Judicial Action and Marriage Inequality
By Stanley Carlson-Thies
December 8, 2014
In October, by choosing to let stand the decisions of various federal appeals courts, the US Supreme Court in effect legalized same-sex marriage in eleven additional states, bringing the total (then) to thirty. Advocates of such marriages celebrated while defenders of the historic definition of marriage were puzzled and disappointed by the Court’s inaction.
Neither side pointed out that when same-sex marriage arrives by judicial decisions (and non-decisions), it hardly institutes marriage “equality.” Instead, such judicial action creates a legal environment and climate of opinion in which proponents of same-sex marriage triumph over those who hold that marriage is the union of one man and one woman.
How so? When the official definition of marriage changes to include same-sex couples along with opposite-sex couples, the government requirement of nondiscrimination (in employment, housing, the provision of services, the renting of wedding facilities, or the placement of children needing adoptive or foster parents) results in requiring all people and organizations to act as if marriage extends to same-sex couples, even though many people and organizations have deep convictions to the contrary. Although these people and organizations desire to remain true to their convictions, they may now find themselves faced with the choice of either abandoning a service to which they have been dedicated for decades (e.g., adoptions) or changing their practices despite what they are convinced is right (e.g., placing kids only with mother-father families).
This isn’t marriage equality, but marriage inequality. Those convinced that marriage includes same-sex as well as opposite-sex couples will serve both kinds of couples without any conscience concerns. Those convinced that marriage still is what it has been for millennia will find that they can no longer act in harmony with that conviction but now must, in effect, change their view of marriage.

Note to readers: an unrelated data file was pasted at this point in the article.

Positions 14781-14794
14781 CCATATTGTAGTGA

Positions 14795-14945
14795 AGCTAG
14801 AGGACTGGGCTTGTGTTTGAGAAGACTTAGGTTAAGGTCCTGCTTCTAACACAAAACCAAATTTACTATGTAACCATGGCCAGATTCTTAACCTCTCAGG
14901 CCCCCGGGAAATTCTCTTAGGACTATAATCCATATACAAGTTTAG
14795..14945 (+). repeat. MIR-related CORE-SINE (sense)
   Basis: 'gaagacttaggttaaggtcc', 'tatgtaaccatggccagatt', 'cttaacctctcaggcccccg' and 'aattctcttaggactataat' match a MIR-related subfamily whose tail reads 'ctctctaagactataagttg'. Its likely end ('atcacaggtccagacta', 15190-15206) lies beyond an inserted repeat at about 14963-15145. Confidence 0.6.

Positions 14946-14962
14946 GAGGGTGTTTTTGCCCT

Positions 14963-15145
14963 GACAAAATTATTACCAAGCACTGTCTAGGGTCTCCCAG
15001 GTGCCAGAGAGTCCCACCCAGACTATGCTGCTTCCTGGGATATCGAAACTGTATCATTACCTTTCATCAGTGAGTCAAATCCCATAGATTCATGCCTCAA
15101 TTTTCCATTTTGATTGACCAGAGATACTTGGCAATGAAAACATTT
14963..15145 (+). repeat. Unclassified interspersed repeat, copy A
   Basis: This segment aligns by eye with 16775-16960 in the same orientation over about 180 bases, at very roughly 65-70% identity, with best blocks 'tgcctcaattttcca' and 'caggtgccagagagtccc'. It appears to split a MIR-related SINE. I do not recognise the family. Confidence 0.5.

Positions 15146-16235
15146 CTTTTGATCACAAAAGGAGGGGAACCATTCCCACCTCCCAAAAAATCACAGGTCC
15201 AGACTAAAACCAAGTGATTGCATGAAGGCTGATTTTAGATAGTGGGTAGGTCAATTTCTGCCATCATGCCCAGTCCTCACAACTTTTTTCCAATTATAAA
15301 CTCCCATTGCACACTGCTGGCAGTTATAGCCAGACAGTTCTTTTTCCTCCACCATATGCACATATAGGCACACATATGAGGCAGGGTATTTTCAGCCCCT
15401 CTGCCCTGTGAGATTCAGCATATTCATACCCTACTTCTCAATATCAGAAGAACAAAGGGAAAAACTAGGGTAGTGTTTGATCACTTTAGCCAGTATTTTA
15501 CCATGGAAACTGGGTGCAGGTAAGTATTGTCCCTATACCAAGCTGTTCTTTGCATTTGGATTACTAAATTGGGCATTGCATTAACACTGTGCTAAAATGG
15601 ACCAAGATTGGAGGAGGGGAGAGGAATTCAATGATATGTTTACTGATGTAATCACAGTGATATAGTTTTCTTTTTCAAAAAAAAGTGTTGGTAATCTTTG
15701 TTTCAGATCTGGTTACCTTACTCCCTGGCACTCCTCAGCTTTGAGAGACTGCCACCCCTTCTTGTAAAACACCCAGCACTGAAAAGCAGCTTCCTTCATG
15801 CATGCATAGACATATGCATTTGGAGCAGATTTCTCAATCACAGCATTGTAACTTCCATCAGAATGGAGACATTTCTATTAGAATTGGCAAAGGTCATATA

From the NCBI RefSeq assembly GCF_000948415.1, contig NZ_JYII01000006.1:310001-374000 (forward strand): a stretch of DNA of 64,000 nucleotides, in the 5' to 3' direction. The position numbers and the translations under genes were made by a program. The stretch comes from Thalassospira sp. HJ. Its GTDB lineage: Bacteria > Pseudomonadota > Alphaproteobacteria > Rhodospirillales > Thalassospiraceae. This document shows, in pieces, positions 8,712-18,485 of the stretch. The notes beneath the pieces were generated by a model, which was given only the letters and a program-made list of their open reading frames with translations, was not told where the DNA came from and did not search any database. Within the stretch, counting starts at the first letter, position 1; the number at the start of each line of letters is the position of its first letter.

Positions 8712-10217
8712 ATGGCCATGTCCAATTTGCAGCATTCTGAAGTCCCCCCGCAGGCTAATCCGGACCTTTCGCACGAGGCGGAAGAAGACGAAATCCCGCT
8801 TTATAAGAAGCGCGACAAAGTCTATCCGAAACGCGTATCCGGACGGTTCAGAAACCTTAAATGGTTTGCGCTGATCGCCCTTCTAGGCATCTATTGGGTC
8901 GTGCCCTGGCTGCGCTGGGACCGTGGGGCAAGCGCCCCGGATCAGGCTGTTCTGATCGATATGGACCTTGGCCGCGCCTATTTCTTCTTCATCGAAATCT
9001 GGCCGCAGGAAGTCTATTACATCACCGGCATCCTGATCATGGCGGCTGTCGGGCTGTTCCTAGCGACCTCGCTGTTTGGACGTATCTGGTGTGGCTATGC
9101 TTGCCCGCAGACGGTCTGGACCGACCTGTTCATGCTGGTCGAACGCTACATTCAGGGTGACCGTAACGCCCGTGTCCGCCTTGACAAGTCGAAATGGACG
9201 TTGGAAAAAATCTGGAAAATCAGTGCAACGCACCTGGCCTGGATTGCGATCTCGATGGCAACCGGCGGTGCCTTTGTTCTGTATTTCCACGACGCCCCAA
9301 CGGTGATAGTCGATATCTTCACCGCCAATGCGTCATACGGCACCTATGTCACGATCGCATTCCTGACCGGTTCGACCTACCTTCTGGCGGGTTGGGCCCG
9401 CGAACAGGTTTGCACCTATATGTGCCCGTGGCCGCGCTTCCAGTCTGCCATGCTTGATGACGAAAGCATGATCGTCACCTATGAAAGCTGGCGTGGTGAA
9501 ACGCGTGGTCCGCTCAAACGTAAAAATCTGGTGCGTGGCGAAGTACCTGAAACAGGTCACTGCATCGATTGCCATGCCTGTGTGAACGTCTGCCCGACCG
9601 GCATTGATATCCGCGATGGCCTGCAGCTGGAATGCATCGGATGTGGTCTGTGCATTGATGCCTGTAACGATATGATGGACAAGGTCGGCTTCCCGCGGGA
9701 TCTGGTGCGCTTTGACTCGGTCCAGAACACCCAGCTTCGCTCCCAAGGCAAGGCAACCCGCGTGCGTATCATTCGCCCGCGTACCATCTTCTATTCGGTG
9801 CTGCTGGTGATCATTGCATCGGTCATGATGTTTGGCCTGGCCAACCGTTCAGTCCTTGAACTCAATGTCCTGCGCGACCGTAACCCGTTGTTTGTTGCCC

The civic solution to this, although both proponents of same-sex marriage and proponents of opposite-sex marriage are reluctant to admit it and work for it, is to adopt robust religious protections in law at the same time as legalizing same-sex marriage.
A true marriage equality law will protect religious persons and institutions from being compelled to celebrate or assist in celebrating a relationship they believe is not a marriage. For example, while the law continues to prohibit establishments from refusing to serve gay customers, it will accommodate the different beliefs about marriage by not requiring a wedding planner to help a same-sex couple with its ceremony and reception. Similarly, there would be no laws to prevent a same-sex couple from adopting a child, but also no obligation for a faith-based adoption agency to place a child with the couple.
There is a ready-made template for how states can promote and protect the rights of those who believe in same-sex marriage and those who do not. A blue-ribbon group of constitutional law experts, some of whom are proponents of same-sex marriage and others who are not, have proposed it to various governors and state legislatures. In this memo that they wrote to a committee of the Hawaii legislature, they demonstrate a way to create a respectful public square.
To date, no state has adopted all of the needed protections and most states have adopted only a few. Proponents of same-sex marriage, in the main, seem content to impose their views on those committed to historic marriage. Proponents of historic marriage, in the main, fight to keep their definition the only legal one for a whole state, and they often regard the creation of protections to be a strategy for losers.
When judges dictate that a state must redefine marriage to include same-sex couples, they need not, and do not, pay attention to the religious freedom consequences and the possible religious protections solutions. They simply rule that same-sex couples may marry just as opposite-sex couples may, without regard for how the state’s nondiscrimination requirements may then force those committed to historic marriage to act against their deeply held convictions.
When defenders of historic marriage end up in court charged with violating the law, they can, along with proponents of religious freedom and advocates of fair treatment for everyone, then seek religious freedom protections, and they may win some protection for themselves and others. Far better, though, for legislatures to build robust religious freedom protections right into marriage redefinition laws and not let the courts dictate marriage redefinition.
A version of this article appeared in the October 24, 2014, issue of the Institutional Religious Freedom Alliance’s eNews for Faith-Based Organizations.
- Stanley Carlson-Thies is Founder of the Institutional Religious Freedom Alliance, a division of the Center for Public Justice.